Scott Griffin, an independent contractor with the city, has been in charge of installing the devices.
"They're called detectable warning devices (DWDs)," Griffin said. "Any type of sidewalk repair you have now, these new detectable warning devices go in. They're for the handicapped and for the visually impaired."
According to Griffin, the DWDs have raised bumps, similar to Braille and notify a handicapped person of their whereabouts.
"Basically, they can take their cane across them and it lets them know that they're at an intersection" Griffin said. "There is also directional lines to let you know which direction the traffic flow is coming from and which direction you should head."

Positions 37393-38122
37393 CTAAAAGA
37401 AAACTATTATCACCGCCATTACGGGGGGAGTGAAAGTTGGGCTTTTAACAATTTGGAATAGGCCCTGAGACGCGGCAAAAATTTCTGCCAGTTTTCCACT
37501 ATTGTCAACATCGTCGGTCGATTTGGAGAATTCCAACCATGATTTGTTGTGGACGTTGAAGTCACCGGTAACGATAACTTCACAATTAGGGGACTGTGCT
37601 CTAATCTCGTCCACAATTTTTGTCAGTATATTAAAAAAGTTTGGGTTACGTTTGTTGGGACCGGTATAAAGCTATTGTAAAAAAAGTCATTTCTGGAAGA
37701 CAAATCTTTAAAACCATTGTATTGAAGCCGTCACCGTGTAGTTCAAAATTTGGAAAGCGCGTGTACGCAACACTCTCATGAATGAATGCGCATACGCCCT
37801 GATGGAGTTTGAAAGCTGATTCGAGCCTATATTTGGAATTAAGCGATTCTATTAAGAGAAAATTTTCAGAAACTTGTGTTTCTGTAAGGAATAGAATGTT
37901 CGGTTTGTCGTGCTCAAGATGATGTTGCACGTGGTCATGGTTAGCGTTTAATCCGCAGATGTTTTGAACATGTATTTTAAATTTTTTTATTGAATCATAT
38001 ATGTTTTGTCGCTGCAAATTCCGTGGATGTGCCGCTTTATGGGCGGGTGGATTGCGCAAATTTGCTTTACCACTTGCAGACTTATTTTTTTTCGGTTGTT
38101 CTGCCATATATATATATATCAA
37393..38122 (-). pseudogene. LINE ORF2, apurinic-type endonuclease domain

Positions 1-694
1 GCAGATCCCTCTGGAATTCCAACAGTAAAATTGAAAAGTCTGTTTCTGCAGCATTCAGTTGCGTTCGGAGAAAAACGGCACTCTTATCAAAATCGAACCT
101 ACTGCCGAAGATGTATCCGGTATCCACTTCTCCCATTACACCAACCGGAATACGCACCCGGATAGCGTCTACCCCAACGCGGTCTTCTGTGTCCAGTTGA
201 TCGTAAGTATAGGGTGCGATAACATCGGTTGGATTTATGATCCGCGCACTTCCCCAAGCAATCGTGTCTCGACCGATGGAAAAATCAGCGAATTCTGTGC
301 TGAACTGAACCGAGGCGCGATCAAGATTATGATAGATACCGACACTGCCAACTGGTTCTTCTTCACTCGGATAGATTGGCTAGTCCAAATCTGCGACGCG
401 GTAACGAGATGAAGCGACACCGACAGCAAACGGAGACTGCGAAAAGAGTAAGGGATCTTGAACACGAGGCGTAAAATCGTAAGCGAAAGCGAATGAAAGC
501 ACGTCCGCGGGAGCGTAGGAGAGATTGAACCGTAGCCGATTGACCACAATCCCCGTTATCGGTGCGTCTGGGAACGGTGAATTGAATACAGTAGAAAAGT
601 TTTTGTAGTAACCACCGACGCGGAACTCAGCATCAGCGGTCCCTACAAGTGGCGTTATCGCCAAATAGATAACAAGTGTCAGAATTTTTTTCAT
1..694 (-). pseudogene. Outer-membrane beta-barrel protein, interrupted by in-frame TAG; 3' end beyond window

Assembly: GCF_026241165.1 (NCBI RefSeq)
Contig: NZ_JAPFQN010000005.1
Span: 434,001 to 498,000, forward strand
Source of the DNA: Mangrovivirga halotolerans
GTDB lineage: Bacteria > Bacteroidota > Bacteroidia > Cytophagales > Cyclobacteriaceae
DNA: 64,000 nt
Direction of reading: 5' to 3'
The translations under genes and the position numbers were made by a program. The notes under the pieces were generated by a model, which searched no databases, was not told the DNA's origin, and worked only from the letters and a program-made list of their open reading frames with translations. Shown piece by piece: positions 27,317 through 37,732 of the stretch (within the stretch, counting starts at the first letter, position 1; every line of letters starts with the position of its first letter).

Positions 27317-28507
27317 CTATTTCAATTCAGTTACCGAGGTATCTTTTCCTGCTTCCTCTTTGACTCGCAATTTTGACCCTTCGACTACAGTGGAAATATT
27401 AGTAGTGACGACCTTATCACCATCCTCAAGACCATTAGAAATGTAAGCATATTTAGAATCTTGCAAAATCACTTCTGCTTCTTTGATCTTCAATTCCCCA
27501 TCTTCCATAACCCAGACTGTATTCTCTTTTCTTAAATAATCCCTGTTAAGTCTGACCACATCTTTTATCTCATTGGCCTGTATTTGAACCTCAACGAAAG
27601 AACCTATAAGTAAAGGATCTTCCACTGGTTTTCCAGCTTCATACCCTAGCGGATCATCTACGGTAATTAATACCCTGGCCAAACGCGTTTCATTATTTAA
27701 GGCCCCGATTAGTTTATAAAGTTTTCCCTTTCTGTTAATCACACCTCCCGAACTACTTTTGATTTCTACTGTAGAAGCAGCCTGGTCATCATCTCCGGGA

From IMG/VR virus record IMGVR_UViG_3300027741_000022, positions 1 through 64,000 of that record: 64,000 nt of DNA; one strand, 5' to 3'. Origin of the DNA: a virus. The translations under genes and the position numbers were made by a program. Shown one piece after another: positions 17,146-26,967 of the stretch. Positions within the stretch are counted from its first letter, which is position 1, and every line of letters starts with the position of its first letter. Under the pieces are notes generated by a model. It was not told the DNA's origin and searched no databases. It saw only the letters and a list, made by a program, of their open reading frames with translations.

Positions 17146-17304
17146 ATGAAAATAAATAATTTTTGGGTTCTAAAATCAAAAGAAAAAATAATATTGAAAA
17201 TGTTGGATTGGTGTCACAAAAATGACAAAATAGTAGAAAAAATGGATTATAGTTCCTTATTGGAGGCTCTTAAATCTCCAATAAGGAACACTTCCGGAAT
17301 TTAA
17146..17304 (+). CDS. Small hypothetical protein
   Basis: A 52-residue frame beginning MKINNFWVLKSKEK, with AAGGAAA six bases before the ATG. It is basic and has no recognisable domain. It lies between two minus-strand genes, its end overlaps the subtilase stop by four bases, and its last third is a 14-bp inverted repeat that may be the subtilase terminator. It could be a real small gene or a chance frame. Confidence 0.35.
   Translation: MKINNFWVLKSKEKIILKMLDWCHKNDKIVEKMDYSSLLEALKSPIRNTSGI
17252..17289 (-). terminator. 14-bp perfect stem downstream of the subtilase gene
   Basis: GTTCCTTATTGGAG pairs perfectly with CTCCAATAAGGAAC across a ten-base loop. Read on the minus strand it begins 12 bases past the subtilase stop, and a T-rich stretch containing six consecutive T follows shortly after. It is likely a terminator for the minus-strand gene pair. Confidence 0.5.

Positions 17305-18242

Griffin said the DWDs are put in at a .12-inch slope, or less, which is an ADA requirement to allow those in wheelchairs access to the sidewalk.
At this time, the DWDs have been installed on Jackson Street, and most recently Vine and Pinckley Streets.
"I like to consider this a test phase to see how these go, and then hopefully in the future the city will continue to improve the sidewalk systems," Griffin said.